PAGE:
The Sydney Opera House has launched an independent investigation after more than 50 workers were potentially exposed to deadly asbestos for almost a week during renovations.
Workers for the company tasked with the $200 million renovations, Laing O'Rourke, located the asbestos during the construction of an accessibility tunnel alongside the Joan Sutherland Theatre, a Sydney Opera House spokesman confirmed on Thursday.
The Electrical Trades Union has accused the builder of not observing safety protocols after the discovery on Monday July 24. Some workers downed tools as a result.
The Opera House says the asbestos has now been removed and Laing O'Rourke have obtained a clearance certificate with the site declared safe.
The spokeswoman said the Opera House had launched an independent investigation into the incident to ensure the building's safety procedures were being followed.
"We work constantly to ensure everyone who works at or visits the site is safe," she said.
"It is our highest priority."
ETU NSW assistant secretary Justin Page says it's "absolutely shocking" that despite the risk being completely foreseeable management failed to put proper safety precautions in place to protect workers.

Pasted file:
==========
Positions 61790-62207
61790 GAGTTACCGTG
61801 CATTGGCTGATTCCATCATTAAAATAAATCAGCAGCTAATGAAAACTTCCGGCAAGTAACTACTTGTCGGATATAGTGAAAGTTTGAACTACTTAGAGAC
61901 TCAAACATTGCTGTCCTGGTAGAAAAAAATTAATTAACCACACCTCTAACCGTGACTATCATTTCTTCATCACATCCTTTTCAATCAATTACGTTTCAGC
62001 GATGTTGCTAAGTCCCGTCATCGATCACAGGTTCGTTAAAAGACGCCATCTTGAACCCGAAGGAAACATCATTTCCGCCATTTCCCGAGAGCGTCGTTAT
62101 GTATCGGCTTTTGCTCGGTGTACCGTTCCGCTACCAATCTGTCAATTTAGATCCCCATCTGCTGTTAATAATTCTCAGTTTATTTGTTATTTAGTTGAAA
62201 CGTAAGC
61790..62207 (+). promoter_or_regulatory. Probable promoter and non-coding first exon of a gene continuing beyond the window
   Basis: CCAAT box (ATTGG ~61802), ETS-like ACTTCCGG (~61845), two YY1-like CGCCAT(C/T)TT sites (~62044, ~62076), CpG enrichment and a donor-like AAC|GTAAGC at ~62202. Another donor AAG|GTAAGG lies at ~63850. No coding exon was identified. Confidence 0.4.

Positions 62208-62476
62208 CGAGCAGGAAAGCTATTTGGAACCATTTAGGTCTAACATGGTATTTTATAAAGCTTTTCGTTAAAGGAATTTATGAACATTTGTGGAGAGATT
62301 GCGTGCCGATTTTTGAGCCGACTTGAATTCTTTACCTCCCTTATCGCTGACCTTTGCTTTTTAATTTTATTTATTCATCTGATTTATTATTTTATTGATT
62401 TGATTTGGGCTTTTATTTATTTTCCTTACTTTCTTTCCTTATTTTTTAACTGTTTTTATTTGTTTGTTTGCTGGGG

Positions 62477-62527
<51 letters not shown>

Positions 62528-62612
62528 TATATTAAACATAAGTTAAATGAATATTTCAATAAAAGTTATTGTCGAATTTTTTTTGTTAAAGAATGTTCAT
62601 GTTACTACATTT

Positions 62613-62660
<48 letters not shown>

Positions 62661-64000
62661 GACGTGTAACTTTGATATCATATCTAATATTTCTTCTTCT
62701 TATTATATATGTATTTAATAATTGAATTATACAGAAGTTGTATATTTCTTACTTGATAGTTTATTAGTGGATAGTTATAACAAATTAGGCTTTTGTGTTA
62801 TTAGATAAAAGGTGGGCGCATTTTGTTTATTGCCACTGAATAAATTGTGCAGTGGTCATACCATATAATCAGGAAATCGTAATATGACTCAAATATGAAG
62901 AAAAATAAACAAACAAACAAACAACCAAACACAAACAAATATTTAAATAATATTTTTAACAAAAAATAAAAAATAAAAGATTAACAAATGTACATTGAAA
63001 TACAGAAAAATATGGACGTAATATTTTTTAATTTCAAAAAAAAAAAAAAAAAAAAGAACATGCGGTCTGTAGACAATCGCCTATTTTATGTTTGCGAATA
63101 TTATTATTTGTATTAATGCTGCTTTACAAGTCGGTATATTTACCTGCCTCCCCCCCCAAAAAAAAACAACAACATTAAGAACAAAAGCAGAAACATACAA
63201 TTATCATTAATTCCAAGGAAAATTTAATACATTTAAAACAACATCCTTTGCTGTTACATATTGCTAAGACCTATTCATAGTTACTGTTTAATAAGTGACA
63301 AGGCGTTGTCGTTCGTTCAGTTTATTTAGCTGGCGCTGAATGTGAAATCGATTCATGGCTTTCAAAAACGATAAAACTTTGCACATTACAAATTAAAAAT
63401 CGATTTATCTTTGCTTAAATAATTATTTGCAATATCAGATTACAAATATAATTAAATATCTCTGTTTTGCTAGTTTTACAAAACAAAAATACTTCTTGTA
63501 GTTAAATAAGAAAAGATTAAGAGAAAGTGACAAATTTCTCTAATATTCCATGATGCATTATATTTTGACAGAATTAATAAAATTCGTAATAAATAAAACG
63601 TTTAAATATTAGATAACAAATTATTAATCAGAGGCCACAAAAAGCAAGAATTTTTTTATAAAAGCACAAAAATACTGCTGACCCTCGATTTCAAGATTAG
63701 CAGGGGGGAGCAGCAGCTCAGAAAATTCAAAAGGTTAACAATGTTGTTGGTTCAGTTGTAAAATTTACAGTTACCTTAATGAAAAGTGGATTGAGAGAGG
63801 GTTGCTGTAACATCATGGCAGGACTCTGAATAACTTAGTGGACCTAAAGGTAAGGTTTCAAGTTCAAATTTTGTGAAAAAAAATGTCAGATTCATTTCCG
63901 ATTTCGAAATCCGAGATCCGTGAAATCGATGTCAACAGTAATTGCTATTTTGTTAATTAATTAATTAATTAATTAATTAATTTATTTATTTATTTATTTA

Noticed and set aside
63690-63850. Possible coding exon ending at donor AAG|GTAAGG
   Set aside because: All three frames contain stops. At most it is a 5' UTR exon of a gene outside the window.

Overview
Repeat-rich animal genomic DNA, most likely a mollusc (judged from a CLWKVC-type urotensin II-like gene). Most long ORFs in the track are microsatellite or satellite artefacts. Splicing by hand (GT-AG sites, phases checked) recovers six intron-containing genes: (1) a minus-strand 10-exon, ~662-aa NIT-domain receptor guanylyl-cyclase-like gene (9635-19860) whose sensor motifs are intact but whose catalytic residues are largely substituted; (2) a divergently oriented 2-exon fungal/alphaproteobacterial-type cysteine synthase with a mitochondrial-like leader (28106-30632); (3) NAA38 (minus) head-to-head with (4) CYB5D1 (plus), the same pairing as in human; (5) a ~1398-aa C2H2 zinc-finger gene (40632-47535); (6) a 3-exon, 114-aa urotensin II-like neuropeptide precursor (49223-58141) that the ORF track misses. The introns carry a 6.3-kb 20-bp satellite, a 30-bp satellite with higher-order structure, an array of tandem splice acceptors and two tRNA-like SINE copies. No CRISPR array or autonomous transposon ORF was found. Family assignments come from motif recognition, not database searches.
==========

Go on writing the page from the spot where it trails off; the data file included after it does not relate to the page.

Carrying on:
Mr Page on Thursday told AAP an agreement between the union and building management was made on Wednesday for an independent hygienist to inspect the site and for a separate meeting for workers to discuss their concerns.
However, the independent hygienist was refused access to the site on Thursday by Laing O'Rourke, the union says.
It says renovations won't resume until the independent hygienist is given access.
Most work is continuing on the project, the Opera House spokeswoman said.
"But we are aware that a number of Laing O'Rourke subcontractors, represented by the unions, have stopped work."
The Asbestos Safety and Eradication Agency has called for an urgent program to remove high-risk asbestos from all buildings Australia-wide.
Comment has been sought from Laing O'Rourke.